Visionary – What good is sight without vision? (Second in “Role of a Leader” Series)

I found this quote by Helen Keller while preparing to lead a strategic planning workshop. She said “What good is sight without vision”.  It was so powerful to me because I have seen so many leaders who clearly had foresight in their business, but did not have the ability to develop a vision for the future.  In most cases, these leaders limited their “vision” to what they could see.  Their dreams were measured.  Their goals were vague and uninspiring.  And, in most cases, they had little support from their organization to help them get there (i.e. there was no “buy-in”).

There have been over 3,300 studies of leaders throughout the years.  These surveys have found that great leaders have several qualities in common.  The single most common trait that these studies identified is “vision”.  So if vision is so important, why do so many leaders demonstrate a lack of vision?

Reasons for a lack of vision

There are several reasons for leaders having a lack of vision.  Here are a few that I’ve seen.

Fear of rejection

When you cast a dream, one of the fears is that others will shoot it down.  They will tell you that you are nuts.  They not only won’t buy into your dream, but they will also do whatever they can to dissuade you from pursuing it.

When I was in the process of starting my business, I shared it with some friends.  Most were very supportive.  But a few weren’t.  One, in particular, told me I was nuts.

I was sharing this with a friend and he gave me some wise advice.  He said, “John, don’t ask for directions from someone who hasn’t been where you are going”.  That is some sage advice.  And I now consider that whenever I reach out to someone for advice.

Fear of failure

The fear of failure is truly one the most powerful negative forces that we ever face.  The fear of failure stops most dreams in their tracks.  In fact, research shows that most goals are never attained NOT because of a failed attempt, but due to a lack of trying.  In fact, most goals are not attained because the person did NOT EVEN TAKE THE FIRST STEP toward reaching their goal.  Is that amazing?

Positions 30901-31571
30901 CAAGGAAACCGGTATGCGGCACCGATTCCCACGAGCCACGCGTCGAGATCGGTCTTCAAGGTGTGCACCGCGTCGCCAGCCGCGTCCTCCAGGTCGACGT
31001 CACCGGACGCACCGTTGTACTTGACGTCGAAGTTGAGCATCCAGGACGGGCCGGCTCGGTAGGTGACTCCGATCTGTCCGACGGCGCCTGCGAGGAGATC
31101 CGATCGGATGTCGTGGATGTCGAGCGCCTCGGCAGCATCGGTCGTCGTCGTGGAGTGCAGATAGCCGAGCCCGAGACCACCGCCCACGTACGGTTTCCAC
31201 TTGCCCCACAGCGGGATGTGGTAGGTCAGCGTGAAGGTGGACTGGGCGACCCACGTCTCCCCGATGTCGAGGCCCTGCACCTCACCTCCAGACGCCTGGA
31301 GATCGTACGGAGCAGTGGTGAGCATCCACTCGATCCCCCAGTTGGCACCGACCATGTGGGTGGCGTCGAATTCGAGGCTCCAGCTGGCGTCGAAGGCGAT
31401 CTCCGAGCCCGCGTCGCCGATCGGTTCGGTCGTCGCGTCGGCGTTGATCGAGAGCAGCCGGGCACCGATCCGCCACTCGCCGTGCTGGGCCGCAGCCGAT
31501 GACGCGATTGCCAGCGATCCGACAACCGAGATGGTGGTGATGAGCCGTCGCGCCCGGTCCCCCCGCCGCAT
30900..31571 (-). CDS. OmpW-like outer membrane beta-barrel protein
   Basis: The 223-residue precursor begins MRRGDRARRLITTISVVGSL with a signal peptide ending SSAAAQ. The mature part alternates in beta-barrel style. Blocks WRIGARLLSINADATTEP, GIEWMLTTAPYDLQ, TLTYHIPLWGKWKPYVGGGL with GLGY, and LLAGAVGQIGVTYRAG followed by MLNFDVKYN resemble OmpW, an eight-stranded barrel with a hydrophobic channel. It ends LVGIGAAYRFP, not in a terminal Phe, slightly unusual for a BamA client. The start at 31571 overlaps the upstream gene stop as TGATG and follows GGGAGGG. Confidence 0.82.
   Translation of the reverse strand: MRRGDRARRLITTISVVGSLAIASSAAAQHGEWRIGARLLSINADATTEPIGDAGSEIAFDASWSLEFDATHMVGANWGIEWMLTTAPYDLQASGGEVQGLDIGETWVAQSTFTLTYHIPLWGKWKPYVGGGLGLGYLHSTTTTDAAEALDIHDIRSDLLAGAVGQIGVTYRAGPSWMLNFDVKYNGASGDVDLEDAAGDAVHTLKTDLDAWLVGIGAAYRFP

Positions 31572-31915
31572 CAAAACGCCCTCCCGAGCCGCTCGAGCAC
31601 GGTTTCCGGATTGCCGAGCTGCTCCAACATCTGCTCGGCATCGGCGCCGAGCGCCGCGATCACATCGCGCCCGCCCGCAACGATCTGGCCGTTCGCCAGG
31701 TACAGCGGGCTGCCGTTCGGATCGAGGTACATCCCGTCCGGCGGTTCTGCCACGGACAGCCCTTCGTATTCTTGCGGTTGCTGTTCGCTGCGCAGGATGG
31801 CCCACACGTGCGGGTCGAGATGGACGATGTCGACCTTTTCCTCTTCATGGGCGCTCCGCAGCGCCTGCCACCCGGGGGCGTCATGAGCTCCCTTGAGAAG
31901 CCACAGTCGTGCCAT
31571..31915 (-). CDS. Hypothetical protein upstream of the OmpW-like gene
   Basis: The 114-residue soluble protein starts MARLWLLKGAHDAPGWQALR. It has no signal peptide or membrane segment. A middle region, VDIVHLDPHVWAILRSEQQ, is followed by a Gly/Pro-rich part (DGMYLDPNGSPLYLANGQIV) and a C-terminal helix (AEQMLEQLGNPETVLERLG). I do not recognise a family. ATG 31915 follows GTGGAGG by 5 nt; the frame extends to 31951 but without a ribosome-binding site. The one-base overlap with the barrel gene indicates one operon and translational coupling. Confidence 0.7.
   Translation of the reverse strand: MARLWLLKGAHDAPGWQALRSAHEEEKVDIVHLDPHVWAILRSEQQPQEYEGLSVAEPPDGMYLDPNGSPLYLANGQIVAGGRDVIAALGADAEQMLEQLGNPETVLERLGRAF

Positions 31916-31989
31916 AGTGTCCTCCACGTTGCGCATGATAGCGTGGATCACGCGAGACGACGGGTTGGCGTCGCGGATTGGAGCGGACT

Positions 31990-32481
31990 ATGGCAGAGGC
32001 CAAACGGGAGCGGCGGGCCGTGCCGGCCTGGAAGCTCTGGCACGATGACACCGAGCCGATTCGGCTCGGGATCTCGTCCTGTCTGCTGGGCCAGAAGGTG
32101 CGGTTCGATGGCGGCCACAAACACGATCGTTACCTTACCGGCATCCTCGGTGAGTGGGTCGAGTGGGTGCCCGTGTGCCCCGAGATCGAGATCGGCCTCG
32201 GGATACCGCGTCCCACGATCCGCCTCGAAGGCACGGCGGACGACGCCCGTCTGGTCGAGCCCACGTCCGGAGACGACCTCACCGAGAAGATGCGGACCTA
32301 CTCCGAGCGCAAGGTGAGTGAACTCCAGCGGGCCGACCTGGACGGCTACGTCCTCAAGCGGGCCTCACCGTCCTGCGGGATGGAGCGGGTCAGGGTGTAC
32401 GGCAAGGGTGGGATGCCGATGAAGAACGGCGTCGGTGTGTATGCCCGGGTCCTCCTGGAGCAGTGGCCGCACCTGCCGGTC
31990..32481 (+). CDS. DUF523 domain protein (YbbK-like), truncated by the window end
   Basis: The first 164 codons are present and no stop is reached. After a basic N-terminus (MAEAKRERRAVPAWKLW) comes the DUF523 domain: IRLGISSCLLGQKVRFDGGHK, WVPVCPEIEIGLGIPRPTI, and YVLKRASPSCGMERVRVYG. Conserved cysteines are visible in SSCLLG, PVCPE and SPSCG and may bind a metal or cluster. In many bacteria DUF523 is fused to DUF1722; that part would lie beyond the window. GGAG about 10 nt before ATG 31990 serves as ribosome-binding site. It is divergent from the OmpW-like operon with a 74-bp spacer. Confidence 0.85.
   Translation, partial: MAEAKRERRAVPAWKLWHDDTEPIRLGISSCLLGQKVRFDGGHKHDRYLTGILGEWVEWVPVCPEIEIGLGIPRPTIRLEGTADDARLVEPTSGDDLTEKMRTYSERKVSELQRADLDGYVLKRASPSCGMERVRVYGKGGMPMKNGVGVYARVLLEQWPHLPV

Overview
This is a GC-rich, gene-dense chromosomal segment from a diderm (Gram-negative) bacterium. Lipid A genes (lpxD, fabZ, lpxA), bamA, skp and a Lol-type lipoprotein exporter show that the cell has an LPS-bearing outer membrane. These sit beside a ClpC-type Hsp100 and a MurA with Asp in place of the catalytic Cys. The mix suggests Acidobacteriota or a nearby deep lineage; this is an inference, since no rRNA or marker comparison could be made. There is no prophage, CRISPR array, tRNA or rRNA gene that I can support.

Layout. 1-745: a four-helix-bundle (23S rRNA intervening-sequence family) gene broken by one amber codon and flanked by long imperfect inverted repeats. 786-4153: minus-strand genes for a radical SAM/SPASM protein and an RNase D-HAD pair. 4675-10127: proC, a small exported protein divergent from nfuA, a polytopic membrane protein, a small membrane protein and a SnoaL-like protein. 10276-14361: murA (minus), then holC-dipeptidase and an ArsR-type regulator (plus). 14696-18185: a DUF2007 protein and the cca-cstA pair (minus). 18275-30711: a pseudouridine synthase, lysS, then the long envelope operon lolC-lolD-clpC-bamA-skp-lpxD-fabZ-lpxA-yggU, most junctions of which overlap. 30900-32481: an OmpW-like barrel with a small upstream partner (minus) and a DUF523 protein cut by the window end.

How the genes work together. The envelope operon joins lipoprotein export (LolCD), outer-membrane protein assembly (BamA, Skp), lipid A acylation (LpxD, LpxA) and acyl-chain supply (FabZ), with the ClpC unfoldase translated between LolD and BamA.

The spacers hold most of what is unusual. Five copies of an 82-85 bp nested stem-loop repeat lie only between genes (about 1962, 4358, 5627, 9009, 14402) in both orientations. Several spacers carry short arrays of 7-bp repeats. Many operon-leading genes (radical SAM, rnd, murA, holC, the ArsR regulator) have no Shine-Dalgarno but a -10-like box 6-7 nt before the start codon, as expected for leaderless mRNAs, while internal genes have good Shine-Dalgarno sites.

Living in the comfort zone

Ah, the comfort zone.  It’s where we like to live.  It’s the easy chair of life.  You know where everything is.  You know what to expect.  There aren’t surprises in the comfort zone.  Income is steady.  Benefits are good.

But the comfort zone can get us in trouble.  I once was caught in the comfort zone.  Complacency had crept in with my job.  I had lost the “fire in the belly”.  I was doing good work, but it wasn’t passionate to me.  And it showed.  It’s one of the only times in my life that I can say I achieved all my goals, but I felt like a complete failure.

What’s the importance of vision?

It gives us a destination

Without a vision, we don’t really know where we are going.  Helen Keller’s quote reminds me of something a friend told me one day.  Bob is blind and has been since birth.  When he was young, he dreamed that someday there would be a surgical procedure or a technology that would allow him to see.  Today, science is getting closer and closer to fulfilling that dream.  But now, in his 40s, Bob will tell you that he has no desire for this.  He will tell you that one day he will have a perfect body, a heavenly body.  And with that body, he’ll have perfect eyesight.  And the first thing he’ll see is heaven and his savior.  Now that’s beautiful!  That’s rich.  That’s a vision!!

In business, in organizations and in our personal development, we should always have a vision for where we want things to be.  This gives us something to shoot for.  A picture of something to aspire to.  Visions are aspirational.  They should stretch us out of our comfort zones.  And they should motivate us to keep pushing ahead.

In hiring and personnel decisions

Simon Sinek once said “If you hire people just because they can do a job, they’ll work for your money.  But if you hire people who believe what you believe, they’ll work for you with blood and sweat and tears”.

You, too, should make sure your new hires and those that you promote into leadership roles truly buy into the vision.  Ask them if they can put it into their own words.  Watch to see how they live it out in their daily activities.  Reinforce the need to not only know the vision but truly live and breathe it.

It gives us a reason to get out of bed

Not only should a vision be aspirational, it should be inspirational.  It should be big enough to scare us, but not so big that we can’t imagine it.  I once was told that a vision that didn’t scare you wasn’t really a vision.

Pastor Louie Giglio of Passion City Church says that “The stakes are too high for us to die with a small vision”.

A big vision inspires.  A big vision motivates.  Give your team a reason to get out of bed and come to work each day.  Cast a big vision.

Start crafting your vision today

“Those who do not plan for the future cannot have one.”  Do you want your business to succeed?  Do you want to achieve the dreams that you have set out for yourself?  If so, you need to craft your vision and go public with it.  Going public turns your dream into a vision.  It forces accountability.  It’s the best way of making it real and driving your success.

I love working with leaders in developing their dreams.  Our executive performance coaching platform is just one of the tools that we use to drive personal strategy and help you develop the career that you have dreamed of.  Contact me today to find out more.